The safety rules are actually much more nuanced and complex so you should read the rulebook, esp. that which deals with disqualifications for unsafe gun handling:

For example, if you draw or load your gun at any time unless ordered to do so by the RO, you will be stopped and disqualified. Ask about the safety area(s), which is the only approved location in which to uncase and holster your unloaded gun without an RO being there...just don't handle ammo boxes, loose ammo or loaded mags while in the safety area. if you fumble your gun while shooting a stage, you will be stopped and disqualified. If you sweep any part of your body, you will be stopped and disqualified. The rules are on the USPSA site.


Have fun.

p.s. Don't show up at the last minute; an hour before the match start is a good strategy. Stick around after the match to help tear the stage down and carry the props into storage. Doing so will earn you the respect of the regulars, even if you came in dead last in the scoring.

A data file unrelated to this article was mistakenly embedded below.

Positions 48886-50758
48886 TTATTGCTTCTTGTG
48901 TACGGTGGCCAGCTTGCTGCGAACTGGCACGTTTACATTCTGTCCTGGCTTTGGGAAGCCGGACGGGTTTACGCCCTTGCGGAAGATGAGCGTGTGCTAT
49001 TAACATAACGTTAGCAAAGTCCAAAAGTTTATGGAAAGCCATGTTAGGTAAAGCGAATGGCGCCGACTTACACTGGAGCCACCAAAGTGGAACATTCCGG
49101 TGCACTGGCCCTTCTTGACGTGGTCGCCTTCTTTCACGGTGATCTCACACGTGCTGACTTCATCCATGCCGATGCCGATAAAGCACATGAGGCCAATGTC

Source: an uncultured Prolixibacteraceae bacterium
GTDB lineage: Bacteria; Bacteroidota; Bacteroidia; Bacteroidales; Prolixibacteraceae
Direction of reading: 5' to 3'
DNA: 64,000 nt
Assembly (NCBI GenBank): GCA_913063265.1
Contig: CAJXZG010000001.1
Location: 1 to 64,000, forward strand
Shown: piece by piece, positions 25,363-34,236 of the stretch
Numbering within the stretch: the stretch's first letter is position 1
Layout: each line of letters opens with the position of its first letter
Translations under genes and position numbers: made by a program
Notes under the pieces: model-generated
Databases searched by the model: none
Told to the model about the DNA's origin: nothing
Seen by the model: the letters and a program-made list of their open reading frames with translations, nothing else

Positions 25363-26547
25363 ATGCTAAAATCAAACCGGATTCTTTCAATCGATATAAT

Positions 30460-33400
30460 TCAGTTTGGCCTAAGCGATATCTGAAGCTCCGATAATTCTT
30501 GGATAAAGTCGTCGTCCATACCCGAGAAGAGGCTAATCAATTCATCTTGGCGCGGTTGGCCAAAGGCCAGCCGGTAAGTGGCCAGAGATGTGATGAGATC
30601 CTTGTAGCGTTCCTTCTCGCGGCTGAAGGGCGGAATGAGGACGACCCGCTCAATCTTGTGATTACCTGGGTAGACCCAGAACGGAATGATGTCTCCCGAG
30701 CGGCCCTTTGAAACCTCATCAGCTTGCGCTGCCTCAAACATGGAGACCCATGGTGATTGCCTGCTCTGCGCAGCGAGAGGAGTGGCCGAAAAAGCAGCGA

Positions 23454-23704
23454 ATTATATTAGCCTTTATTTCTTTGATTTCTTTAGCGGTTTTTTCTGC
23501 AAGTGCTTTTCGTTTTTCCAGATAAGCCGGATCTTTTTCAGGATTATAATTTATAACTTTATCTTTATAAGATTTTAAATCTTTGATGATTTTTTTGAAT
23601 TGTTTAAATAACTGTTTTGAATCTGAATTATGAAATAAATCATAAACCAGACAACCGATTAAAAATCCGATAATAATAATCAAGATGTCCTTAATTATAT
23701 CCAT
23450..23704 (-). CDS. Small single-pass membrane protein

You must use a hip holster (strong side), but it doesn't have to be competition specific so long as it safely covers the trigger. Mag pouches are essential but the Match Director may let you carry mags in your pocket. Many competitors carry 5 to 6 mags, but you could probably squeak by many stages with 3 or 4. Anyhow, you will not win or even place well, so giving the game a try with the gear you have is what's most important. Don't worry about not having the 'best' gear, just be safe and have fun.

pps: Be familiar with the official USPSA range commands. When you are called to the line, the RO (Range Officer) will instruct you using these very commands. They're explained in the online rulebook.

primalmu
November 9, 2012, 11:02 PM